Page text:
The big news today is that Joaquin Phoenix went on Letterman last night, this time not in character. You can hear all about it from boyish wonder Matt Ufford over on WarmingGlow, but probably the best exchange was Dave demanding money for his appearance in I’m Still Here, now that they’ve publicly admitted it wasn’t a strict “documentary.”
Joaquin: “Can we talk about it privately?”
Dave: “Yeah, I’ll go to one of your screenings.”
ZING! Seriously though, well played, Letterman. Meanwhile, over on his blog, Roger Ebert published an email exchange with Casey Affleck about the documentary concept which is worth a read, if you’re into that sort of thing. My sister was a reader.
The bottom line: Casey Affleck thinks of it as a performance and not as an act, and he thinks of “I’m Still Here” as a film, and not a hoax. In an interview where he revealed details behind the making of his controversial film with and about Joaquin Phoenix, he also said:
- David Letterman was not in on the performance, and what you saw on his show was really happening.
- Phoenix dropped out of character when he was not being filmed or in public.
- The drugs and the hookers were staged. The vomiting was real. [phew!]
I can’t find in the interview where Casey Affleck says “performance not an act”, so it’s hard to say whether those are his words or Eberts. Ooh, a performance not an act, you say! Well la di dah, your highness. I’ve never been Cleveland Steamer’d either, I’ve only had hookers poop on my chest.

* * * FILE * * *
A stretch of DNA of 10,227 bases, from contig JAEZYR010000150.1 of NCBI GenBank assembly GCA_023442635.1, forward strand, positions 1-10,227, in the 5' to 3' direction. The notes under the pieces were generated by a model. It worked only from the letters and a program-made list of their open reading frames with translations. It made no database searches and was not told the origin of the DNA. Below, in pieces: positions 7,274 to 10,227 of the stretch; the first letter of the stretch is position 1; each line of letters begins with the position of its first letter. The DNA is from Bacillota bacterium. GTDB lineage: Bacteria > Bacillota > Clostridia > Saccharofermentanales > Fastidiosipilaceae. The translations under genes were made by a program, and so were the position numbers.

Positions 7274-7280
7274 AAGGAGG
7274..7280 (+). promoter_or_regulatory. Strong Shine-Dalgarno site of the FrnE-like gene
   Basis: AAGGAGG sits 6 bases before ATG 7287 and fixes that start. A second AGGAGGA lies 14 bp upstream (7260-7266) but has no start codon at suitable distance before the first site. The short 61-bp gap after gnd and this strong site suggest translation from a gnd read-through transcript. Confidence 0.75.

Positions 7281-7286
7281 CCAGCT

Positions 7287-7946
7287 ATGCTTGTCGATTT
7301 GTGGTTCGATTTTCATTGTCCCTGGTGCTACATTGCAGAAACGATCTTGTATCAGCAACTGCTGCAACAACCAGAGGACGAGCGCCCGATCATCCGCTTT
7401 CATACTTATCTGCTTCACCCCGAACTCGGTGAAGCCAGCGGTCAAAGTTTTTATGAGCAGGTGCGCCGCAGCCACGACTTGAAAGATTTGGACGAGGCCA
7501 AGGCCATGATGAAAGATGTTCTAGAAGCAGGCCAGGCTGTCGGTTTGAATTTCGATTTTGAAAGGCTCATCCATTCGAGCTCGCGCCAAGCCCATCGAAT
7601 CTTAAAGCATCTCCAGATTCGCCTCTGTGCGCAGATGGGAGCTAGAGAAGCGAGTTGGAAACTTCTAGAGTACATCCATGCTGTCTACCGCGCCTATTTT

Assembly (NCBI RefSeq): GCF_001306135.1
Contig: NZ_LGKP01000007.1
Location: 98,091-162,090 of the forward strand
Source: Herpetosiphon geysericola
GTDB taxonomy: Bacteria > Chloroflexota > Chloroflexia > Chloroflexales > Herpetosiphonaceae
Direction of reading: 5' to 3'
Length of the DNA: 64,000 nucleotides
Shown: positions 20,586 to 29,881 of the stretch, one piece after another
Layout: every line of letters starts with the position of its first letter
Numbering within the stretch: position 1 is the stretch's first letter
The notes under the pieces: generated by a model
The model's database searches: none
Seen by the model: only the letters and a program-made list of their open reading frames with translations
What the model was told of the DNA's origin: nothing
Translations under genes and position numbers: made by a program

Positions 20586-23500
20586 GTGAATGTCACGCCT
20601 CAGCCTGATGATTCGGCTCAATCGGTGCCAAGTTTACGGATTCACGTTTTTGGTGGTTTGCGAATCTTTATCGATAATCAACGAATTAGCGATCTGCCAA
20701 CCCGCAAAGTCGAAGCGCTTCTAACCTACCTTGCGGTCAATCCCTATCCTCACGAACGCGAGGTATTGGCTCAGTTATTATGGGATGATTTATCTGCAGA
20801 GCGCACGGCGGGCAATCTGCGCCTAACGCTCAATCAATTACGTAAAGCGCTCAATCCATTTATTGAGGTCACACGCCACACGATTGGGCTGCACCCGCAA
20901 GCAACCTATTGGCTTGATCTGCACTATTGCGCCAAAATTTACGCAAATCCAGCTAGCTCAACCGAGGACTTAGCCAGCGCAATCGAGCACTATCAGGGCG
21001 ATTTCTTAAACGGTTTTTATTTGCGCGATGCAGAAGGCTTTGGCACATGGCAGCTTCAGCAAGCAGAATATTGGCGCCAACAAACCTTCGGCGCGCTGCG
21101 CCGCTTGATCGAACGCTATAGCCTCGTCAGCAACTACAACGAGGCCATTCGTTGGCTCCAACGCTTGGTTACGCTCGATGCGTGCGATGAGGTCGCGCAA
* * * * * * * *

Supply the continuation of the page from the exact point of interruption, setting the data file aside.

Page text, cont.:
Affleck: I wish people hadn’t debated so much the films veracity or authenticity, hadn’t asked only and dully, “Is this real?” But that response is better than apathy, I suppose. Picasso said, “Art is the lie that tells the truth.”
I agree with being annoyed that people only ask whether it was real (because it clearly wasn’t), but they also sort of created that question by constantly denying that it was an act. Also, ironically, I think I’d enjoy your fart joke movie more if you didn’t spend so much time in interviews smelling your own farts.
Ebert: James Gray, the director of “Two Lovers,” was enraged at Joaquin‘s behavior. I thought “Two Lovers” was a good film and I was in sympathy with Gray. How did you and Joaquin process that whole area?
Affleck: James just wanted people to see his movie. Magnolia released that as well as my movie and I don’t think a whole lot of people would have seen it if Joaquin didn’t have a beard and hadn’t told people he was retiring. But maybe I’m wrong. James also was told what was going on.
I’m with Ben’s kid brothah Casey on this one. I highly doubt Joaquin’s antics had anything to do with Two Lovers bombing. You cast Gwyneth Paltrow in a non-traditional (so I’ve heard), indie-ish rom-com, and then tried to market it as a traditional rom-com… it didn’t work. Try blaming Gwyneth and her crappy taco recipes and $75 cake knives.
Ebert: My review of the film expressed concern that Joaquin might be self-destructing. Not many reviews expressed much concern. Even those who thought the film was or might be true didn’t seem to care much about the human being. Has the celeb culture vulgarized us so much that stars are now regarded simply as objects?
Affleck: It seems so. Your review was unique. I appreciated it.
Hmm, probably because the self-destructing was clearly an act. And even if it wasn’t, wouldn’t it still be a conscious choice? What if he was on drugs? You can call drug addicts “sick” if it suits you, but no one’s forcing the drugs in your mouth. Look, I’m intrigued by the movie. I want to see Joaquin go rape crazy while buying a cape and all the other stuff, and I don’t care that he’s acting. It still takes improv talent and a lot of balls. But can we stop pretending that this is high art? If you intentionally deceive people, you can’t use that as a platform to whine about people being easily deceived. That’s like me taking a dump on the street to prove that our streets are in the midst of a dump-taking epidemic. Hey, have you noticed all my analogies involve taking dumps? I should probably work on that.